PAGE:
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leicsmac

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leicsmac last won the day on 25 March 2017

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  1. Unfortunately that's a question on which there is little consensus and a hundred different answers: http://www.bbc.com/earth/story/20160311-how-many-people-can-our-planet-really-support There's loads of different scientific papers around quoting different figures and precious little agreement. In fact, I honestly thought there was more consensus than there is, and so I should qualify my above remarks by saying that I believe the Earth can sustain 9-11 billion people (which is what some projections have it topping out at given current rate of growth) if currently existin
  2. On the topic above and in keeping with what the thread is meant for: How idiot neo-Malthusianism seems to stretch across the entire political compass. Far too many folks who should know better spouting "too many people" while being utter hypocrites by not doing what they could do to help the problem if they really felt that strongly about it. We don't have a human population problem. We have a logistics problem, which in itself has several different causes of varying complexity. Yes, there is a climate crisis that is already happening and is only going to ge
  3. I came up with about seven or eight different ways to make 2 from the five small numbers. The real challenge is solving it while changing the 100 to something else...or not using the 100 at all.
  4. Yep - even the very best, the most reputable, can sometimes chase theories that turn out to be bunk. That's why the peer review process is so important.
  5. https://www.bbc.com/news/science-environment-56723560 Hmm. Not saying anything that isn't reasonably obvious, but yeah.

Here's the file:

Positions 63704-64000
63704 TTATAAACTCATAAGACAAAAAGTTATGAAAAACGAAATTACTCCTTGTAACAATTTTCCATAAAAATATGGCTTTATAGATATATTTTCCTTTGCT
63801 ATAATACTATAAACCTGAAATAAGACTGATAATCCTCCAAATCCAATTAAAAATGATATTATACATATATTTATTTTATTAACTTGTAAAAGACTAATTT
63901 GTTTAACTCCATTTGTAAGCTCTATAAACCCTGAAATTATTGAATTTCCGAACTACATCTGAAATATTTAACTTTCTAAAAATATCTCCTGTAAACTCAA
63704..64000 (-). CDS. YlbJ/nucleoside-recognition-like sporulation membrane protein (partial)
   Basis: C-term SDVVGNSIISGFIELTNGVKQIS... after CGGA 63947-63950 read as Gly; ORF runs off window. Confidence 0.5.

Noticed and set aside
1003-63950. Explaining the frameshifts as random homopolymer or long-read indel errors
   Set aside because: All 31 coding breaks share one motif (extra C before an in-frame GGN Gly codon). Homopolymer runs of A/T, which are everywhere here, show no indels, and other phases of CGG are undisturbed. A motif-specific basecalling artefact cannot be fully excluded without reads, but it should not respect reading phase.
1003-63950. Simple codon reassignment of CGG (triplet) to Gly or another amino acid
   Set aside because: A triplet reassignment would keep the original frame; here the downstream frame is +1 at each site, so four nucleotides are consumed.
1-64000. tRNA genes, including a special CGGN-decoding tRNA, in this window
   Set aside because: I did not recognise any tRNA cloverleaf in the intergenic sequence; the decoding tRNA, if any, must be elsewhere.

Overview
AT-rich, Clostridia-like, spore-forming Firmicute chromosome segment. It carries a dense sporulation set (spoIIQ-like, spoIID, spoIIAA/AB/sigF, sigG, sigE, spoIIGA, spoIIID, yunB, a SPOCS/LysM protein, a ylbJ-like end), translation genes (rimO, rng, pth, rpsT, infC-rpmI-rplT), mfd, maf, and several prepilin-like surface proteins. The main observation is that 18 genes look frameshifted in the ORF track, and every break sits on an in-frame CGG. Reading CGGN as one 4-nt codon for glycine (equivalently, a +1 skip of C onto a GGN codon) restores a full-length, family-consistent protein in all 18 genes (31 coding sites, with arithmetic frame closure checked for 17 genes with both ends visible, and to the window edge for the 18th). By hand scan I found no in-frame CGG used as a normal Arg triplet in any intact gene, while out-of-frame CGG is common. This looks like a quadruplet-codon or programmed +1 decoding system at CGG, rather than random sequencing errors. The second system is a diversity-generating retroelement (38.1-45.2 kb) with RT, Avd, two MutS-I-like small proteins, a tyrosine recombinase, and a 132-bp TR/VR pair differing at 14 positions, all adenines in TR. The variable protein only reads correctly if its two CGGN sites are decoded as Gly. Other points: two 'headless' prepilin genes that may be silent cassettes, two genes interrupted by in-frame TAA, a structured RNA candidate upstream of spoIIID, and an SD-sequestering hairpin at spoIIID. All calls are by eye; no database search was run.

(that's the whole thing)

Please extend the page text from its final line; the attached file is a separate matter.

6. Quite right. Of course there are conspiracies, the Tuskegee experiments, among others, are an example of science being used unethically. But that is a failure of groups of people, not the scientific method of empiricism and peer review itself, which has proven itself time and time again in seeing off both "bad" and unethical science. The problem now is that far too many conspiracy theories (and theorists) fail to differentiate between the scientific method itself and *some* of those who practise it, who do get found out in the end...by the scientific method. And they al
  7. Yep. As an addendum, it isn't conspiracy theory, YouTube videos or single mavericks working alone "against the system" that changes science. What does? Better science (sometimes from those mavericks) that has been *reviewed and accepted by peers* based on the results from it. That last part, consensus, is really important.
  8. https://www.bbc.com/news/science-environment-56739896 "The US wants China to cease building coal-fired power stations and to stop financing coal ventures abroad. China wants the US to give more cash to developing countries to obtain clean technology and adapt to climate change. It also wants Washington to announce deep cuts in emissions." I don't see what is controversial about any of that and why it can't be agreed upon by both parties.
  9. https://www.bbc.com/news/world-us-canada-56729673 What a tragic mess. At least the police involved actually sound contrite about this one, rather than the belligerent denial that sometimes accompanies such terrible events.
  10. Yep, I can see why that is frustrating. However, I'd suggest there is a place for such language in matters that are a matter of fact or record, like the vast majority of scientific discoveries, for instance. To be quite brutally honest, coercive grammar like that can sometimes be used to help stop highly damaging misinformation about that particular topic from spreading.
  11. Yep, and that was probably why this worked
  12. https://noahpinion.substack.com/p/why-has-climate-economics-failed A long read, but a very interesting one. @Kopfkino as you are more well versed than anyone else here on economics, what would you make of this take?
  13. When everything is automated, including the release of various volatile chemicals, I don't suppose that is particularly difficult.
  14. And we should have gone so much further by now. Well, perhaps in the next couple of decades we'll make up for lost time. I hope so.
  15. There needs to be enough awareness, and enough successful civil lawsuits, that change is forced. It's clearly not going to happen willingly.
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